The REIT Stuff: 10 Things to Know Before You Invest
After being lulled into a COVID-19 pandemic stupor the past year, the Philippine stock market is now abuzz with exciting news about upcoming initial public offerings (IPOs) and new investment opportunities such as real estate investment trust (REIT).
A REIT is a company that owns and operates income-generating real estate assets such as offices, apartment buildings, hotels, shopping centers, and infrastructure. Its income stream can come from lease rentals or steady increases in the value of land.
Since the market saw the first REIT debut in August 2020, three more REITs are in the offing in 2021, including a subsidiary of Filinvest Land Inc. (FLI), Cyberzone Properties, Inc. (CPI), which filed an application with the Securities and Exchange Commission (SEC) last March to sell as much as P14.9 billion worth of REIT shares through an IPO.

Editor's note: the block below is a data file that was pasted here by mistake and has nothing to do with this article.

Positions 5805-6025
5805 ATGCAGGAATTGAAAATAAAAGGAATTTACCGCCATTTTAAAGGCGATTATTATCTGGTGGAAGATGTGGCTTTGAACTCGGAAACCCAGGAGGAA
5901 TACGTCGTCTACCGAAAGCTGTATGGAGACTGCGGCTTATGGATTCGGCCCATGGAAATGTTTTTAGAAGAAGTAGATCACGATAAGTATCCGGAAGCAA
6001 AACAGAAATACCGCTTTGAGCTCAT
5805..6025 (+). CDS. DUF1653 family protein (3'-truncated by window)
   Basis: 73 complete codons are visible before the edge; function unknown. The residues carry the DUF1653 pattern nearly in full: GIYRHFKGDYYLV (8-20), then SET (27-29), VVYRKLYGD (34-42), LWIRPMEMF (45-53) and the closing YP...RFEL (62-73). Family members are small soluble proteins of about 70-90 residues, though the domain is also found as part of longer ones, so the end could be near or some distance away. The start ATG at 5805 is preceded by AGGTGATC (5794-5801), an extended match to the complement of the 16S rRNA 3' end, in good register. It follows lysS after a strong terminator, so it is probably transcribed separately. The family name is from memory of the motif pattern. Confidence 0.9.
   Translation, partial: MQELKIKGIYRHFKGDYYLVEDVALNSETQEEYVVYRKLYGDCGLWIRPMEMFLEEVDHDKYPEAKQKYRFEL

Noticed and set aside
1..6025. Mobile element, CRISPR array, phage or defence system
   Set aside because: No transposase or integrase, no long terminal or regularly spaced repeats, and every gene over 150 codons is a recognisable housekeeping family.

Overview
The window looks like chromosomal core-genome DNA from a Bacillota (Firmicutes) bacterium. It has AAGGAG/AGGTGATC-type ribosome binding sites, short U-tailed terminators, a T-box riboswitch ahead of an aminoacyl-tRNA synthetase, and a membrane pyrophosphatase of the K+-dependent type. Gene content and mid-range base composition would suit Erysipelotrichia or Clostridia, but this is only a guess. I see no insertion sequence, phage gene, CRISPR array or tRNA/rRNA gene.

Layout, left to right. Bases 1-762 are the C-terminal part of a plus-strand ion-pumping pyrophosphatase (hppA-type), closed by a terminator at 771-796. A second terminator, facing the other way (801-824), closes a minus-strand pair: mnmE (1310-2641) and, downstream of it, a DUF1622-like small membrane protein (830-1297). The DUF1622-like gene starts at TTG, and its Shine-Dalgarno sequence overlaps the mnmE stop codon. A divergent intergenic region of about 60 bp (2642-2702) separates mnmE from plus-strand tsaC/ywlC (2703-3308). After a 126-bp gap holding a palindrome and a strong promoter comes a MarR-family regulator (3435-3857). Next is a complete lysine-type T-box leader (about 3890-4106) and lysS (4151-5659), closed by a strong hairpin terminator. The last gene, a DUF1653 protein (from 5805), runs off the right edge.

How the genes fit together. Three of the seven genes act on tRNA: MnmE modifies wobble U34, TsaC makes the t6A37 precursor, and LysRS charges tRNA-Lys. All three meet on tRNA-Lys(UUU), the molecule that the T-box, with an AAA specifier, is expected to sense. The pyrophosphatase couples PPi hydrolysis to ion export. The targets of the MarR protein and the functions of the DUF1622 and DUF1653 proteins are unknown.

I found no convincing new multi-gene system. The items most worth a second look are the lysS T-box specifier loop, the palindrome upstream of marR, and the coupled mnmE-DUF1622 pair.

“There are around 90,000 investors already attracted to REITs,” said Atty. Francisco Ed. Lim, former Philippine Stock Exchange (PSE) president and CEO, in a REIT webinar last May 20 organized by the Financial Executives Institute of the Philippines (FINEX). Atty. Lim is also senior legal counsel at Angara Abello Concepcion Regala & Cruz who helped draft the bill on Republic Act No. 9856, otherwise known as the Real Estate Investment Trust Act of 2009.
Ready to jump into the bandwagon of REIT investors? Before you do, here are the top 10 things you need to know about this fresh financial concept:
1. You don’t need to buy land or manage properties on your own to be an investor. By buying shares in a REIT, you can tap into areas of the real estate market and potentially earn dividends without purchasing or managing the property yourself, or even taking out a loan. You just need to sign up with a stock brokerage, do due diligence, and invest smart.